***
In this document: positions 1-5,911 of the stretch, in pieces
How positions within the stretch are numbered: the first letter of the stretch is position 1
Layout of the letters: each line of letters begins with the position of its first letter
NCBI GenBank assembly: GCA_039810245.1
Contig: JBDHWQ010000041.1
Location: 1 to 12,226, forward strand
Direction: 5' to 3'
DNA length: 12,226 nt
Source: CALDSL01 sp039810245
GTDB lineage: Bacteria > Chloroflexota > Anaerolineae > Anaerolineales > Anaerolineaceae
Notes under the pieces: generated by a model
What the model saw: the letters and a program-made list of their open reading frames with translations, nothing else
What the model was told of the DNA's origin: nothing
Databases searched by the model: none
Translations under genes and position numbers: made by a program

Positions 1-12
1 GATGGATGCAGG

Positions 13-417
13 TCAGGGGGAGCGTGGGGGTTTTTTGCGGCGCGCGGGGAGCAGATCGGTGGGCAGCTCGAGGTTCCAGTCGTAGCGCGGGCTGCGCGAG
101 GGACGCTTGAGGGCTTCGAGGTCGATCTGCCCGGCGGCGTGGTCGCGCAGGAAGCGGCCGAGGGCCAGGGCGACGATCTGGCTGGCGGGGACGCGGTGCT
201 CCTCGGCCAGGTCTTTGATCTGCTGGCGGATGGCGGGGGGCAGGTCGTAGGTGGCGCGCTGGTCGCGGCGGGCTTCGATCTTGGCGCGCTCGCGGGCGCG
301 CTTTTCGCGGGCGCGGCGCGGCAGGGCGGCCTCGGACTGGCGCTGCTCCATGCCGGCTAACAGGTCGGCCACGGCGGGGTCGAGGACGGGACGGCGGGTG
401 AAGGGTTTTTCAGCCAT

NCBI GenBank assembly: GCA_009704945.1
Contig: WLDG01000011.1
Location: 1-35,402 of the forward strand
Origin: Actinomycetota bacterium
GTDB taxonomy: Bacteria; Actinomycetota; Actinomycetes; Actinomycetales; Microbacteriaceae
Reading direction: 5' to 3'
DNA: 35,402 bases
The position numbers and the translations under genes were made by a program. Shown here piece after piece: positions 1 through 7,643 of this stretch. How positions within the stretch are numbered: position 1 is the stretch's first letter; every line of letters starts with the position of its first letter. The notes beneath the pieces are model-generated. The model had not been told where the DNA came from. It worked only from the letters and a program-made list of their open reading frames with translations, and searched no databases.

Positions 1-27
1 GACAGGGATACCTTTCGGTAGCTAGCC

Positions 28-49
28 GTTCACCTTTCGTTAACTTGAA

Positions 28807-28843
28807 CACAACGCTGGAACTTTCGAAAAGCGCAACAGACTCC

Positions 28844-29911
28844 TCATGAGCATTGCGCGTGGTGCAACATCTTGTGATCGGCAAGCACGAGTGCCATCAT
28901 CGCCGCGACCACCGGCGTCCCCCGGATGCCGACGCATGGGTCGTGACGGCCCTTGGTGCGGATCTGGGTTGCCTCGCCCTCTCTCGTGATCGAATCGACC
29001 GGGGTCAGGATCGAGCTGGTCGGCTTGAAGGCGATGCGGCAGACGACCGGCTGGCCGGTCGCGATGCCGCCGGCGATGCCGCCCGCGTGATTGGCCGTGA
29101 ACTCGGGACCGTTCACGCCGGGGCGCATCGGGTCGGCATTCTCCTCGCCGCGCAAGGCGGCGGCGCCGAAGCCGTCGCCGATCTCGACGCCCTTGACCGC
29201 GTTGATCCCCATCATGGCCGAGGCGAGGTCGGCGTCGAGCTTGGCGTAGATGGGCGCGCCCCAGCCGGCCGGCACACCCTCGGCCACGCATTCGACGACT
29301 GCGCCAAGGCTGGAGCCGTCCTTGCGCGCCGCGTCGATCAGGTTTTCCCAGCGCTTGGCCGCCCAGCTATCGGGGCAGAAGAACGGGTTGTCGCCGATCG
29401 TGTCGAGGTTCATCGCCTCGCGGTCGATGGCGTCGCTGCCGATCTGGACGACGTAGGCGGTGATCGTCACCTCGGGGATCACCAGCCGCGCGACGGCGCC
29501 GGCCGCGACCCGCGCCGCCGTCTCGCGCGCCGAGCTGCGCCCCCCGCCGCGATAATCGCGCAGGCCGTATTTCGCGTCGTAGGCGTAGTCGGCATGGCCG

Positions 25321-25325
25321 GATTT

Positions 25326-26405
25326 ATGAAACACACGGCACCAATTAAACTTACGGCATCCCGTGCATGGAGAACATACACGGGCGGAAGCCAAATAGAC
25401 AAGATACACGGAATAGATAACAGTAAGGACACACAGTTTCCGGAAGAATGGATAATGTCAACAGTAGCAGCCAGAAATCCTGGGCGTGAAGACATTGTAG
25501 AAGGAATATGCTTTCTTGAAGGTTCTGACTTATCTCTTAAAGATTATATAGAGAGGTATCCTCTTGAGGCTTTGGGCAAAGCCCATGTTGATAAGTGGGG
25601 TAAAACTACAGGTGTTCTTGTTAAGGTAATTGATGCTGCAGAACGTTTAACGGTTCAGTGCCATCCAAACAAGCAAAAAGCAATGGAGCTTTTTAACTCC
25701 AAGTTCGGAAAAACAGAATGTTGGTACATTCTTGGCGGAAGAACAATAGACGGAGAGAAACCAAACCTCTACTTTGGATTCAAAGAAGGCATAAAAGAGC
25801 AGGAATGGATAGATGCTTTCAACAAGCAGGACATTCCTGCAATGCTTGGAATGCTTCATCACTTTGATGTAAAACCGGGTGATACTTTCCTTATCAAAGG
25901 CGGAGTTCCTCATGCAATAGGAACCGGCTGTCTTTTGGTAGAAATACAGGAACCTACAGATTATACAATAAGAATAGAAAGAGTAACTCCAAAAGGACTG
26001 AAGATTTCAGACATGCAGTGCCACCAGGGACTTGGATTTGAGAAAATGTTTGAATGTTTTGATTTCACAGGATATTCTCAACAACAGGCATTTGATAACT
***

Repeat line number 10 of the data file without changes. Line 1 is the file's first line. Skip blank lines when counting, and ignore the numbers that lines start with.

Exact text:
GTDB lineage: Bacteria > Chloroflexota > Anaerolineae > Anaerolineales > Anaerolineaceae